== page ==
How to understand and navigate the coming era of privacy, and where to find the opportunities to drive the necessary changes, by Sourcepoint co-founder, Brian Kane. 

Since the advent of GDPR, much of the industry’s conversation on consumer privacy has centered on four themes: European compliance; the US state privacy law patchwork; alternatives to the third-party cookie; and frustration with Big Tech’s dominance over user data. To date, apart from a small set of innovative brands, advertisers have largely taken a reactive stance to privacy in the digital advertising ecosystem. But with 2022 well under way, that’s all finally starting to change. 

Increasingly, brands are thinking about the role that privacy (i.e., the respectful use of consumer data) plays in ensuring the sustainability of their operations. And it’s about time, with privacy advocates pushing for more oversight of what has somehow been coined “surveillance advertising”. The big technology platforms, like Google and Apple, are making privacy a number one priority, and leveraging privacy protection as a competitive differentiator. Brands must follow suit by changing the way they think about consumer preferences. Consented first-party data and interest-based cohorts are both tactics that have become essential for successful privacy-centric marketing. In retail, for example, the potential for brands to use first-party data gained from loyalty card systems is offering a new type of value exchange between consumers and brands.

Where does all this leave advertising, specifically? Increasingly, instead of blindly rolling the dice on the open web, shrewd advertisers are moving data privacy and data ethics to the center of their brand’s strategy. If personalized advertising is to continue, it’s clear that current market dynamics are no longer sustainable. Advertisers have an important role to play in ensuring that the entire digital supply chain is meeting consumer privacy standards. 

In a digital age where 74% of US internet users are concerned about their online privacy, advertisers are uniquely positioned to enact positive change on the privacy front. Not to mention, the majority of consumers say they’re more likely to engage with an ad on a website they trust. 

Advertisers have the purse strings needed to help align incentives on consumer privacy for the entire ecosystem. By taking a proactive approach to privacy – for example, choosing to work with publishers and other partners that share a privacy-first mindset – advertisers can indirectly hold the entire ecosystem accountable and nudge participants in the right direction.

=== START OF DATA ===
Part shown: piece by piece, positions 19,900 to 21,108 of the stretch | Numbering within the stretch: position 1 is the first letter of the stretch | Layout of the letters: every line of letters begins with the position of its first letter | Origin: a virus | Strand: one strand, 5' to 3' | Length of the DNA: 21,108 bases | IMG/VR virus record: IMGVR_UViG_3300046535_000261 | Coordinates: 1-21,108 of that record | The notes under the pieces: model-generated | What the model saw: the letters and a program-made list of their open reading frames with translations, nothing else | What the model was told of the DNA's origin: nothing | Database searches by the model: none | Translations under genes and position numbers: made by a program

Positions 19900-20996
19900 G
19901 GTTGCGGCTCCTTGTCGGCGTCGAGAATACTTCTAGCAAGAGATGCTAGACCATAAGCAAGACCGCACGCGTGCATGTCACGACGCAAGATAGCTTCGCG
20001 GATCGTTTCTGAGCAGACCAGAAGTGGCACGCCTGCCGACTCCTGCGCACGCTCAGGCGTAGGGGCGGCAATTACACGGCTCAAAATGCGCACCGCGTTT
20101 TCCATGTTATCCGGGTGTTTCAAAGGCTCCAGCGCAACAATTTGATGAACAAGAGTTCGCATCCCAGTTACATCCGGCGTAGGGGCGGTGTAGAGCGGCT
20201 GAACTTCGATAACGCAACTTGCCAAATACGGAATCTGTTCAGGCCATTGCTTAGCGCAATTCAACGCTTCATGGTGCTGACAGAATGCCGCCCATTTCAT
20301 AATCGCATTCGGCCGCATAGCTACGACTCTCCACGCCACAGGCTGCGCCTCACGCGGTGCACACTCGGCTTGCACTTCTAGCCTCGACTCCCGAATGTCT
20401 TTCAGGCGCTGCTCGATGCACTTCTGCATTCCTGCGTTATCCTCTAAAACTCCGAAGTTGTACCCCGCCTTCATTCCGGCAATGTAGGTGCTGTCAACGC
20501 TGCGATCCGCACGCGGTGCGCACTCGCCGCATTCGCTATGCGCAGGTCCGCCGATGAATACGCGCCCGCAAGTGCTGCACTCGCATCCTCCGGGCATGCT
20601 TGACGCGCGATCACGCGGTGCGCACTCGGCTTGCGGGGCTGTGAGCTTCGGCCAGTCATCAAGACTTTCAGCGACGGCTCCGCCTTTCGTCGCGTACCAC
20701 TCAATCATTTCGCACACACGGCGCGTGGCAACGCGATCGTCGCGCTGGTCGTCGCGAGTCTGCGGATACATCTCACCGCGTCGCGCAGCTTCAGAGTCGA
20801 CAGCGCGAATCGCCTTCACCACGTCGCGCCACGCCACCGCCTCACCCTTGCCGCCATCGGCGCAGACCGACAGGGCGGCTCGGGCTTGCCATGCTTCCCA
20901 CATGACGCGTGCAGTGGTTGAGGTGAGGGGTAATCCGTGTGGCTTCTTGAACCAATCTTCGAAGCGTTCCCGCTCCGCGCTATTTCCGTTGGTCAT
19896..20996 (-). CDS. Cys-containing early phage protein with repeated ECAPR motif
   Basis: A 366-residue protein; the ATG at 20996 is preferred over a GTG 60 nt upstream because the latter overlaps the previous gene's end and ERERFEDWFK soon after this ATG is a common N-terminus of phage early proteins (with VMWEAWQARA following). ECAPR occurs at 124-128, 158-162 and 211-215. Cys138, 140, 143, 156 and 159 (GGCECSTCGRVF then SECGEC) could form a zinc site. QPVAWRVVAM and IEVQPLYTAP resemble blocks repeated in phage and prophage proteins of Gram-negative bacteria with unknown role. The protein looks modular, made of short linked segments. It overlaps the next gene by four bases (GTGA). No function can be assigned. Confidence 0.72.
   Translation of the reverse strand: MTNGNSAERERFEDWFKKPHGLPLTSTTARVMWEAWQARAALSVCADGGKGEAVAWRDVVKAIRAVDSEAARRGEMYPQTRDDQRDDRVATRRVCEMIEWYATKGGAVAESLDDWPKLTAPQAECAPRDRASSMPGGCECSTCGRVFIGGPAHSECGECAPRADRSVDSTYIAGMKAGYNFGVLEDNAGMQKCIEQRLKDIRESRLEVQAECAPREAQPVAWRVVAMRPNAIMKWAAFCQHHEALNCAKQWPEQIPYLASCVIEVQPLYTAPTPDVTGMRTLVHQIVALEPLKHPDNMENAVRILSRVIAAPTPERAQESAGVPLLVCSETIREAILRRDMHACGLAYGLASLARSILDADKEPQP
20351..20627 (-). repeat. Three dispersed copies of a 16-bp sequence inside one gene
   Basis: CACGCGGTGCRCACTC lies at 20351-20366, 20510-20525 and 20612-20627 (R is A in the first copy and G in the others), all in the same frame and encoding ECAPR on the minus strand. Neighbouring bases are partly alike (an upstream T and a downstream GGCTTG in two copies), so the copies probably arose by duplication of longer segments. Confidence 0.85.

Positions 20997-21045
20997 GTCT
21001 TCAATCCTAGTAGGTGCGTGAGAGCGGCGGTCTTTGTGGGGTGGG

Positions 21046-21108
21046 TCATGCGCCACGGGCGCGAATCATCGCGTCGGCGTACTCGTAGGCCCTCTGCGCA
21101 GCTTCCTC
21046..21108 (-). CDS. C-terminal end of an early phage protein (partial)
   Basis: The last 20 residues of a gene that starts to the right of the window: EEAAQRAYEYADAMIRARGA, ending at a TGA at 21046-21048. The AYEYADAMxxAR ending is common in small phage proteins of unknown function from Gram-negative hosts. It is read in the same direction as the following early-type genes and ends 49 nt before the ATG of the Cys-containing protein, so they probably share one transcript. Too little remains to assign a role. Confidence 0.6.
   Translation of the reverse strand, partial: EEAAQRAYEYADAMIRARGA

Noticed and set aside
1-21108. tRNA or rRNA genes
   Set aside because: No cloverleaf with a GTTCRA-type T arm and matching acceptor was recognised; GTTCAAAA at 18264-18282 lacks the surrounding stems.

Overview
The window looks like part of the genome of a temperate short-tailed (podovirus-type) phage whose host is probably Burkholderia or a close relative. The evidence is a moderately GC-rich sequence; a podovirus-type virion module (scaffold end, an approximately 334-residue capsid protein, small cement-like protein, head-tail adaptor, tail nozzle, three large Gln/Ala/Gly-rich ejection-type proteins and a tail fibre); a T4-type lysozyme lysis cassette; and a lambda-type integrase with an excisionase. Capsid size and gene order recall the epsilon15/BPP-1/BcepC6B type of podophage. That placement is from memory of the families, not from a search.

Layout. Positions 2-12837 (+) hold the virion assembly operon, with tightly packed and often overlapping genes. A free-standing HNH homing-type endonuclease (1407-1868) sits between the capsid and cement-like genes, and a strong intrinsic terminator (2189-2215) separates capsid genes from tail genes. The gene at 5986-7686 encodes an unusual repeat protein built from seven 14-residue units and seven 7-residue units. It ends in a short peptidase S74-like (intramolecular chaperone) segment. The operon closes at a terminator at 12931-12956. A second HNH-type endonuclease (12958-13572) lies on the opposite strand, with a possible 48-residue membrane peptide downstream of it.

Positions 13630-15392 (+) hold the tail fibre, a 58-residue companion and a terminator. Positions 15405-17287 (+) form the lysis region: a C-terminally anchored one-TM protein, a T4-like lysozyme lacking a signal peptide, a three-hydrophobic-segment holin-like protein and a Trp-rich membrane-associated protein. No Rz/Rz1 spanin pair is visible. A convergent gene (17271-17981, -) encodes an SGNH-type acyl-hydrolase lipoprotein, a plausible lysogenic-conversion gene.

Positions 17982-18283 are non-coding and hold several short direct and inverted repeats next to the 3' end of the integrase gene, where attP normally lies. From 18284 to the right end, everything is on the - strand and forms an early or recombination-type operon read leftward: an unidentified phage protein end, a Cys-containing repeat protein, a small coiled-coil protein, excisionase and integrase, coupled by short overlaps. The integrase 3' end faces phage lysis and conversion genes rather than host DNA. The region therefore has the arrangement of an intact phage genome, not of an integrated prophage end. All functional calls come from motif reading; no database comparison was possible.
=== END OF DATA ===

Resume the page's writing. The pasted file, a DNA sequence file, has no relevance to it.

Leading with transparency

Just as we’ve seen the cultural shift towards purpose-driven marketing, with companies using their platforms to support the fight against climate change or promote DEI initiatives, smart brands have begun to approach data privacy in the same way. Big tech firms, such as Amazon and Facebook, now take privacy concerns into account when designing new products. 

Advertisers can leverage this effectively by crafting messaging that positions data privacy front and center. New products that require subscriptions can emphasize the security surrounding any personal data. Equally, brands can be open about the methods advertisers are using on their platform, revealing the extent to which privacy is maintained throughout the process.

However, like all “cause marketing” initiatives, companies can’t simply talk about how privacy is an organizational virtue and then turn around and use consumer data inappropriately. Instead, they must lead with transparency – being as straight with consumers as they can about what data they’re going to collect and how they’re going to use it. Most customers are happy to hand over data in exchange for personalized experiences. By using data respectfully, brands create more loyal customers, improving lifetime value along the way. This is a balancing act worth figuring out.

Driving change across the ecosystem

Due to their pivotal role in today’s digital environment, advertisers have the power to determine the future of the internet. By rewarding the publishers that have invested in data privacy and in looking at data privacy as an extension of customer experience, advertisers can proactively shape the digital ecosystem that we’ll all use for years to come. The open internet relies entirely on the choices advertisers are making as they carefully approach the issue of privacy-first advertising.

Furthermore, as organizations continue to sharpen their focus on data ethics, advertisers have an incredible opportunity to lead by example, encouraging partners and even competitors to follow suit. By understanding the importance of privacy and engaging consumers in a respectful and transparent manner, brands can meet market expectations and position themselves – and consumers – to win in the data-driven future.

Getting started now

Equally as important is what’s at stake beyond data privacy on owned channels. The consequences of inaction in advertising could have a major impact on both industry and mass culture. The current lack of visibility into the true privacy practices of media partners represents an existential threat to the media ecosystem. If advertisers fail to adapt to this new reality, high-quality content – and the people-based marketing that sustains it – will die a slow and steady death.

On the flipside, by making data ethics a top corporate responsibility, advertisers can create a tidal wave of change in the privacy-first era. And by explicitly telling consumers about the benefits they’ll enjoy by sharing access to their data, and exactly how that data will be used, protected, and shared, they’ll bring publishers and adtech and martech intermediaries along with them. 

We’ll all be better off because of it.